Actually, as I’d written here on numerous previous occasions, the Queens Blvd line is not presently running at fully designed capacity. Each of the four tracks is signaled for a maximum 30 trains per hour. In the present peak periods only the 2 express tracks are scheduled at the the design capacity of 30 TPH. The 2 local tracks, with both the “M” & “R” lines each on an average 6 minute peak headway are running at an average 20 trains per hour in the peaks. (That was the whole problem with the 63rd St line as finally completed – it did not increase train count on Queens Blvd by one single train. All it did was cut out the “G” and filled those slots with the “V”, now the “M”.) Thus current signaling leaves room for another 10 TPH on the local tracks, which, if actually added, would be a significant increase in service. However, as I’d also stated here earlier, it is the lack of adequate train turning capacity at 71/Continental (coupled with the NYCTA’s morbid obsession with On Time Performance – a bad standard with which to measure rapid transit/metro type service quality) that the additional trains are no run and why the the “G” train is currently turned at Court Sq, a totally crappy terminal which simply was no designed as such, with all passengers being forced to walk through a really long passageway to the “M” and, in the peaks, mostly crush loaded “E”.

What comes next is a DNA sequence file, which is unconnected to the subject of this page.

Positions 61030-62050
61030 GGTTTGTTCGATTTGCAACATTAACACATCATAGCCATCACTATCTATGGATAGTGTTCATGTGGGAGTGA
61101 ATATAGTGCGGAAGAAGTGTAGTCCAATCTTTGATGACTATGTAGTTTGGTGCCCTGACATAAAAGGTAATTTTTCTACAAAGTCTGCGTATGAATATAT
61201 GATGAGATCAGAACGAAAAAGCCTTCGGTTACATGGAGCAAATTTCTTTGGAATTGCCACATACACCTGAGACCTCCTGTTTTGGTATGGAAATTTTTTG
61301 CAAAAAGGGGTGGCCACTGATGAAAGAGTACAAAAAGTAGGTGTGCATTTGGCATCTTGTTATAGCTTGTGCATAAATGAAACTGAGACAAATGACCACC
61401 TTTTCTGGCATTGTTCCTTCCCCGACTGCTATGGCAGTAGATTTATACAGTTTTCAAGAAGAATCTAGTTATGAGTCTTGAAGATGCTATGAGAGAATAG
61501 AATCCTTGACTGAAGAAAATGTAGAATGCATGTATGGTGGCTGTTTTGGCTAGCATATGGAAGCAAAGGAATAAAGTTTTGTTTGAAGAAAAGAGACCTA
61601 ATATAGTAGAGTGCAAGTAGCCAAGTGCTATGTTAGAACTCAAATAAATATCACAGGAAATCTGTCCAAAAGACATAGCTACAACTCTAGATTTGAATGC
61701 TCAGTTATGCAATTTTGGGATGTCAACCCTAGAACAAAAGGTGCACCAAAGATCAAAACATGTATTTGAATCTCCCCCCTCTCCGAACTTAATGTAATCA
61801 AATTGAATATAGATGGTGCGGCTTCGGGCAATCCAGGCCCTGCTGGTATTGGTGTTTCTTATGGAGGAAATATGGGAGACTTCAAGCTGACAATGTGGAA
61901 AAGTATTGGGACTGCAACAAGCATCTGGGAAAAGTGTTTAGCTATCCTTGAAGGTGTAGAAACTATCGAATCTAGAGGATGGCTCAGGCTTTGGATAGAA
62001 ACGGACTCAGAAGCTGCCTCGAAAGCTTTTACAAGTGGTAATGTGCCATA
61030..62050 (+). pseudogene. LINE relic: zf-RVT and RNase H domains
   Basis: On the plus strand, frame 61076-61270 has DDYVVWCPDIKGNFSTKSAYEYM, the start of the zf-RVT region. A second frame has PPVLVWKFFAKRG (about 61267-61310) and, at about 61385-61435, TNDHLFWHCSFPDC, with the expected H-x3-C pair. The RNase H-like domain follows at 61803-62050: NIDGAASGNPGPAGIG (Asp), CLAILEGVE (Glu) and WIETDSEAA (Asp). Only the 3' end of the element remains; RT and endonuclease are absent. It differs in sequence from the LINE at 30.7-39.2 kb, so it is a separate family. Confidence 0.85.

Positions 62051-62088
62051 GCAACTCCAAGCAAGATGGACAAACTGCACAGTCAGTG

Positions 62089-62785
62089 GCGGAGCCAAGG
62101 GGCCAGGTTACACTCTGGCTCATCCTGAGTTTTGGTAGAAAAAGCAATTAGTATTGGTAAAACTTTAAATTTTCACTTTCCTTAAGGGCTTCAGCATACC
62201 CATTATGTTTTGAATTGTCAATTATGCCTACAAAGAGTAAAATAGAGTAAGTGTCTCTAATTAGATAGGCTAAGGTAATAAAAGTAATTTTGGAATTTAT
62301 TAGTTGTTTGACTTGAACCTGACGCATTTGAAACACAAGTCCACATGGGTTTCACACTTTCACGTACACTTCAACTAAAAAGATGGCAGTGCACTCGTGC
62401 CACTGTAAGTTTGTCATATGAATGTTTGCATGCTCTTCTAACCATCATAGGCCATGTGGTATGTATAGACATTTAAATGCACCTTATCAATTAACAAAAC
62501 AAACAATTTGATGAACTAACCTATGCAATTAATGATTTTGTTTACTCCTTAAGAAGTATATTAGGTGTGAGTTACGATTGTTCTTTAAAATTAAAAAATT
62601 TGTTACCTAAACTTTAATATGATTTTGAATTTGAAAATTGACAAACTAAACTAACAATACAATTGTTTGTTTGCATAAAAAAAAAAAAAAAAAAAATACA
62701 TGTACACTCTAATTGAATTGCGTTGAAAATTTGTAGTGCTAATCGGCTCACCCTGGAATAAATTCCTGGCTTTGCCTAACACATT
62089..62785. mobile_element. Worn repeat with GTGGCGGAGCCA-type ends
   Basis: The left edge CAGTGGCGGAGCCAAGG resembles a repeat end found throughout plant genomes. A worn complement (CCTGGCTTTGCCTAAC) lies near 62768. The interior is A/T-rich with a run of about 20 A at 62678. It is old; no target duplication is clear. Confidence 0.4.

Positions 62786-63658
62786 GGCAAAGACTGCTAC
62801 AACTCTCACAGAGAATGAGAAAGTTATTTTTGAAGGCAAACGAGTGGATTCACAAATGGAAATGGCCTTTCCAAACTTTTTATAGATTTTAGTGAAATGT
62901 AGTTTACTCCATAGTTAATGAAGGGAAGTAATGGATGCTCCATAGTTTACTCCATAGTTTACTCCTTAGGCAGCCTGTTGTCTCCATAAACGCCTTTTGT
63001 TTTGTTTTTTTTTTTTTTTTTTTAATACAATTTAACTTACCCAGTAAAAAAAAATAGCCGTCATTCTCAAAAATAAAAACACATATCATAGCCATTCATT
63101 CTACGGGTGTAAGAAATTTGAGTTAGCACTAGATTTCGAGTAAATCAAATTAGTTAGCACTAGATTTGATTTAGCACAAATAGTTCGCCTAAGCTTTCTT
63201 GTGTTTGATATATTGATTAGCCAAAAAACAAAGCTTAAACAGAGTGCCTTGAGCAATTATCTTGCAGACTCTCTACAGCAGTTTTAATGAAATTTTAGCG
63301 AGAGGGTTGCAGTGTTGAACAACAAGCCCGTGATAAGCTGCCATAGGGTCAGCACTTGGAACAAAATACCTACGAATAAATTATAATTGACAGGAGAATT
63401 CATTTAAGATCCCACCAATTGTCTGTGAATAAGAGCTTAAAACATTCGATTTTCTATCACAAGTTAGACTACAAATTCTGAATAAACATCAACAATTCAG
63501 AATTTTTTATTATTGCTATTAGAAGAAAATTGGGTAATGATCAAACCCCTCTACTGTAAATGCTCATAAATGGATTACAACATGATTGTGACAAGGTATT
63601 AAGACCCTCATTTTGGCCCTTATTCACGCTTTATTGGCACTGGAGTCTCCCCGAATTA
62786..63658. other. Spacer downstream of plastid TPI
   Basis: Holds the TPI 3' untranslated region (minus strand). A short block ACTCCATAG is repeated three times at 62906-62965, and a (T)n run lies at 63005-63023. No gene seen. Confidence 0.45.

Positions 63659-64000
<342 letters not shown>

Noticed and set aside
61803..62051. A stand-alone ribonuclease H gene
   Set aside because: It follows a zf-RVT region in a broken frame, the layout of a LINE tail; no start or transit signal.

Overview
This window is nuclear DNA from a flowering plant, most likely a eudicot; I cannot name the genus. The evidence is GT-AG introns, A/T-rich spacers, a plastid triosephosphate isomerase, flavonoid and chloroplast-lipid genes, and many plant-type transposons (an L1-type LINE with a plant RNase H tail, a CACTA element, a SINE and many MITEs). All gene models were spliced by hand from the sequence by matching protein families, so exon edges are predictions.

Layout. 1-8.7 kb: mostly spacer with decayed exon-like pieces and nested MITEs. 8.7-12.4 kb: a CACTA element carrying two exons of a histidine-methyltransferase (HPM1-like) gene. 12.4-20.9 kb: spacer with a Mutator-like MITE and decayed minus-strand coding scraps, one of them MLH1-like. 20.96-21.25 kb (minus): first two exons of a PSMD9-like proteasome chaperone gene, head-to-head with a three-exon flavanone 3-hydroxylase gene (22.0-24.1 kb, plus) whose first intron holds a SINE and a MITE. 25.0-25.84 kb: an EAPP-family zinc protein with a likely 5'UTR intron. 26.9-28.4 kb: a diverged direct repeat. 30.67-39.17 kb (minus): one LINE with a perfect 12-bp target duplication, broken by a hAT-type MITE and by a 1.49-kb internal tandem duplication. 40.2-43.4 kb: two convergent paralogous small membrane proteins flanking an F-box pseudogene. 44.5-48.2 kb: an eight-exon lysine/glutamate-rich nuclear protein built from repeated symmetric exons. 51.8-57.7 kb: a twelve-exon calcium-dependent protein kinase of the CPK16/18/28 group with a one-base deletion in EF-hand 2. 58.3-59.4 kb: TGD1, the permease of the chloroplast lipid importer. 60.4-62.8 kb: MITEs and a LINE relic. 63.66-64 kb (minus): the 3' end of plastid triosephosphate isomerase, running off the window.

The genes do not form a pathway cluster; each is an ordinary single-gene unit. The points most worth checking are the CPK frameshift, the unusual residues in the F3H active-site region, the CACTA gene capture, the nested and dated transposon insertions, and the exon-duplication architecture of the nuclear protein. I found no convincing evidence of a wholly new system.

The reactivation of the Rock Line, with a tie in to the Queens Blvd local tracks east (subway north) of 63rd Drive station – bellmouths already in place – would enable the “G” Line once again to run into central Queens, thus giving riders three (3) local services: “G”, “M” & “R”. One of these service would branch off to the Rock Line with the remaining two continuing to 71/Cont.

To say that revival of the Rock Line would cost billions is absurd. I’ve walked the ROW on a number of occasions. To be sure it would need significant work to put in back into order. But the lion’s share of the work has been done: ROW alignment, gradients designed for electric MU train operation, etc, etc. I’d venture to guess the overall cost would be a tenth of what constructing an entirely new line would cost. That seems like some really good bang for your buck.

D. Graham December 23, 2013 - 7:17 pm

The original idea was for the 63rd Street line to be apart of a super express with a new express tunnel being built under the existing QB line but of course ideas were cut back.

Graham December 23, 2013 - 8:45 pm

The bellmouths referred to are ones to the east of 63rd Drive – Rego Park station, that were built to provide for a line down Woodhaven Blvd, I say if the provision exists, do the study and see if it is viable. Parks are nice, but not to the exclusion of transport infrastructure.

capt subway December 23, 2013 - 10:18 pm

Absolutely Not! The bellmouths, situated roughly between 63rd De & 67th Ave were specifically meant for the connection to the LIRR Rockaway Line. There was never any proposed Woodhaven Blvd subway in the IND Second System or, for that matter, in any subsequent subway proposals by the NYCTA and/or MTA.

pete December 23, 2013 - 10:57 pm

So why was Woodhaven Blvd station built with provisions as an island platform with belmouths of its own?